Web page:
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Probably because this way of “measuring” freshness assigns equal weight to binutils and left-pad.

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The graph charts the number of total packages and fresh packages for each repo. Then the angle from the origin to the point represents the percentage of fresh packages in that repo. Hypothetically, if a repo lies on the line then all its packages are fresh, and if a repo lies on the x axis then none of its packages are fresh.

So the question posed above is: Why are less than 100% of packages in nixpkgs fresh?

There are some other interesting things to note about this chart:

  • Repos that are their own source of truth will always lie on the line, e.g. CRAN, Hackage, CPAN, Ruby Gems, crates.io, etc, because what is a fresh package is defined by it being published in that repo.
  • The absolute number of fresh packages in nixpkgs is still 2-3x most other repos

I agree with abathur that this really needs a detailed analysis of which packages are behind before making any conclusions, including the conclusion that this is something that needs to be ‘fixed’.

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It looks like repology exposes a week of database dumps at https://dumps.repology.org.

Given that they list when each new version appears in a package’s history tab and when each repo caught up, I assume that the database contains sufficient information to help answer some basic questions…

  • It may not have a sense of what repo is ~canonical, but I imagine it’s possible to cluster packages that always appear first in a given repository
  • get a sense of the typical update interval for every package in unstable
  • ballpark what impact halving the interval of a given bulk update would’ve had on freshness over the last year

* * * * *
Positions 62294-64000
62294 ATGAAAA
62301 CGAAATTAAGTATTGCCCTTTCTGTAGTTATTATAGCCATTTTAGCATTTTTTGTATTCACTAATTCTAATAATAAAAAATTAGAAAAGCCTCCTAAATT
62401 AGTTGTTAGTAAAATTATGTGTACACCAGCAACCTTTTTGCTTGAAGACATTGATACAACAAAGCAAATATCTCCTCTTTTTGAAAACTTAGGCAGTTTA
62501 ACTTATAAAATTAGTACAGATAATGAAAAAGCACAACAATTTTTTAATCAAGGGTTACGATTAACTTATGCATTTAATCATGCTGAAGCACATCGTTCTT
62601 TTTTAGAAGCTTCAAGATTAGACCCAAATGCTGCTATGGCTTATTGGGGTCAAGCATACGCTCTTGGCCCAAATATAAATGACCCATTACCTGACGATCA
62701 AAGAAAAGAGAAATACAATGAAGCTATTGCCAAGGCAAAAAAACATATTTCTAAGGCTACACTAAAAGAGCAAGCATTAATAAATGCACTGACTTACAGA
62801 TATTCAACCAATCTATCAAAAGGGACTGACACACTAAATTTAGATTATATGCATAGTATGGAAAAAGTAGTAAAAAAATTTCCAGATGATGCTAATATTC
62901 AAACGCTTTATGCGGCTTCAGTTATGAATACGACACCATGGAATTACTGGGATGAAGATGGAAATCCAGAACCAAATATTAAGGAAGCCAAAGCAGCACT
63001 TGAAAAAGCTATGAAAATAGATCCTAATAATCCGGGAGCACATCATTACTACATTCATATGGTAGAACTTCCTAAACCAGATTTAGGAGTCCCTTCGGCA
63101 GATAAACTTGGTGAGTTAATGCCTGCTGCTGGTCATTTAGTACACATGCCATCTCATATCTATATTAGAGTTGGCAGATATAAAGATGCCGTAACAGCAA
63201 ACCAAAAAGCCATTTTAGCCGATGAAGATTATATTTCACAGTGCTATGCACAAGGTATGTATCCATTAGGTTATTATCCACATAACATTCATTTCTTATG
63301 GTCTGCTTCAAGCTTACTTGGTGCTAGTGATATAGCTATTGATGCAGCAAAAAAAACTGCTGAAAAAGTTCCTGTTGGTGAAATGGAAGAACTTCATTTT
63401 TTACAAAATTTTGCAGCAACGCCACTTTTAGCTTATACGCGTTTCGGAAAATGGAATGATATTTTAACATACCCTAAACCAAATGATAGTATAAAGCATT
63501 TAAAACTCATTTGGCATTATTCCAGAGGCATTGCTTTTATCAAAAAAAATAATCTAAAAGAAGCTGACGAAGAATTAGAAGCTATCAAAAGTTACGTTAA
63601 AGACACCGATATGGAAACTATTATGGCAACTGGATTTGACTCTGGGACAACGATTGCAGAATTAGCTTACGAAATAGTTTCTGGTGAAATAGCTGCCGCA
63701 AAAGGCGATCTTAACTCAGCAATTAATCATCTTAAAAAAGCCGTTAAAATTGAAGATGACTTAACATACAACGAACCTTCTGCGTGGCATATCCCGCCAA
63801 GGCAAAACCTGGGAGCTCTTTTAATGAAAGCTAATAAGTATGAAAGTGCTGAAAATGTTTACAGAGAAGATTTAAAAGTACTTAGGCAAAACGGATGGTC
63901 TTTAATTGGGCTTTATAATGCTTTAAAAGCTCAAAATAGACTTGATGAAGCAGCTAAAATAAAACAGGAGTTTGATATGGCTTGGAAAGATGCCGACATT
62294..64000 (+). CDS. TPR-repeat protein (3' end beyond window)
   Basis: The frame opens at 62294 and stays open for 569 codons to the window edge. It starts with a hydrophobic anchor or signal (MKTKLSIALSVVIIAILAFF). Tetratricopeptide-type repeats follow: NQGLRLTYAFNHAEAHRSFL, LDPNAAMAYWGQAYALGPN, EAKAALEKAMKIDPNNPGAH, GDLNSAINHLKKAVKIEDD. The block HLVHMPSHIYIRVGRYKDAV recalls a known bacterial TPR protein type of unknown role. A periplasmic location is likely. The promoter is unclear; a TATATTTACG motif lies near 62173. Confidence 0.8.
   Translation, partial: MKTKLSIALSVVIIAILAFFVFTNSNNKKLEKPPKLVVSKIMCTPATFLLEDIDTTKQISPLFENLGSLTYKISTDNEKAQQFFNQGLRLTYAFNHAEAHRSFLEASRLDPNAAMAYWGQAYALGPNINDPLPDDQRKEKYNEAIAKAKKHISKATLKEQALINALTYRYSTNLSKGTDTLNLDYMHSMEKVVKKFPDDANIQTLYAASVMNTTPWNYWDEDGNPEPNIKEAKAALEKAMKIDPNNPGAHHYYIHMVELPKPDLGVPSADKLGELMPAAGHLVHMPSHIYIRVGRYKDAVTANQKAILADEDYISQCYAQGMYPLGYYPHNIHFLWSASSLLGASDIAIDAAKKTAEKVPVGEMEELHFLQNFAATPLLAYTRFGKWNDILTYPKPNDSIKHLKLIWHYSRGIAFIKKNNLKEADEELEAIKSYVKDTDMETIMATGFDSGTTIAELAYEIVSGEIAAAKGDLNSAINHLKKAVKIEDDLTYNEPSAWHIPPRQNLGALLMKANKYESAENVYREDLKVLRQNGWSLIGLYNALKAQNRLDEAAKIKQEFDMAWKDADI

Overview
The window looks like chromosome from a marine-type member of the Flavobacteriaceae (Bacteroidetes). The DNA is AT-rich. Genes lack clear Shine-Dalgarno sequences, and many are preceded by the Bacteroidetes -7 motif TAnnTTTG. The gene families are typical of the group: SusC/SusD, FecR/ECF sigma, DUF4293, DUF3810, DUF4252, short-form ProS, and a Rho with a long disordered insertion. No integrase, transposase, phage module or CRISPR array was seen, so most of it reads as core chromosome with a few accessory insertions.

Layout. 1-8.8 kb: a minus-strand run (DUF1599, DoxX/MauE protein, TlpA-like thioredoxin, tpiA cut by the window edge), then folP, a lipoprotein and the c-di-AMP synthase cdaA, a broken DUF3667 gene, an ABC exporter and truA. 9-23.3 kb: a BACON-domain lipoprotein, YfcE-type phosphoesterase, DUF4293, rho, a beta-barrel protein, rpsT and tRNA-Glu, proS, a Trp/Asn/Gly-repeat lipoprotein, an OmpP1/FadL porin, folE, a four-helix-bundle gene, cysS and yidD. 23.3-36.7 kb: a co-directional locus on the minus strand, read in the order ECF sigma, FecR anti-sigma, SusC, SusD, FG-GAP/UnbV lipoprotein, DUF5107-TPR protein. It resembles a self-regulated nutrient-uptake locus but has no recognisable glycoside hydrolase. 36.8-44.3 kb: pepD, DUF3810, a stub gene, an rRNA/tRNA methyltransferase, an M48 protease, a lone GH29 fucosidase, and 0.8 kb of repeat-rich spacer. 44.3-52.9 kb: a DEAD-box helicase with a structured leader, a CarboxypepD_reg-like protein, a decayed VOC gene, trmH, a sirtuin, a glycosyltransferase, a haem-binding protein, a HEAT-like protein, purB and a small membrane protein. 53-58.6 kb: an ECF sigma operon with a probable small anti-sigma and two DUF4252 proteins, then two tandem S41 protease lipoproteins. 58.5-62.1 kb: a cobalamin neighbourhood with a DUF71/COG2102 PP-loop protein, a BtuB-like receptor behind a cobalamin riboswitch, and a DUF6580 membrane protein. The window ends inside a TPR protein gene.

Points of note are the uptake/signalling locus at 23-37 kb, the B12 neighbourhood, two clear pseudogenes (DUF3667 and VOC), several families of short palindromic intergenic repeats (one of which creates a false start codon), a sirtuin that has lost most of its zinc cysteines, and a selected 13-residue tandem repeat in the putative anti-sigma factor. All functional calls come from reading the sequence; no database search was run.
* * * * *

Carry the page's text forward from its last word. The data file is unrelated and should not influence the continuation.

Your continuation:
• figure out what was out of date on every day of the year and whether it’s a constantly-churning pot of 2-week update cycles or whether there’s a big core of packages that are almost always out of date
  • maybe try to tease out sets that are out of date because they release extremely often (much effort to keep up) vs those that went 4 years without a release and suddenly sprung to life (anyone who cares may no longer be watching carefully for updates)?
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It would be cool if we could get nixpkgs master onto Repology. I’m not sure if they’d be amenable to it since it isn’t really a recommended way to consume packages.

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Channels are usually within 2–3 days behind master, so I don’t expect it would make such a big difference for the numbers.

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Repology doesn’t use Nixpkgs’ Nix expressions directly but the packages.json we generate for the channels.

Master wouldn’t really work out.

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It doesn’t necessarily, but humans can be impatient, and a distribution like the Arch/pacman db often strives for day 1 updates, which our current infra sort of rules out by default.

Of course, from a point of reason I could say that this really doesn’t matter, since its typically only a few days behind anyway; but humans are not always reasonable either :sweat_smile: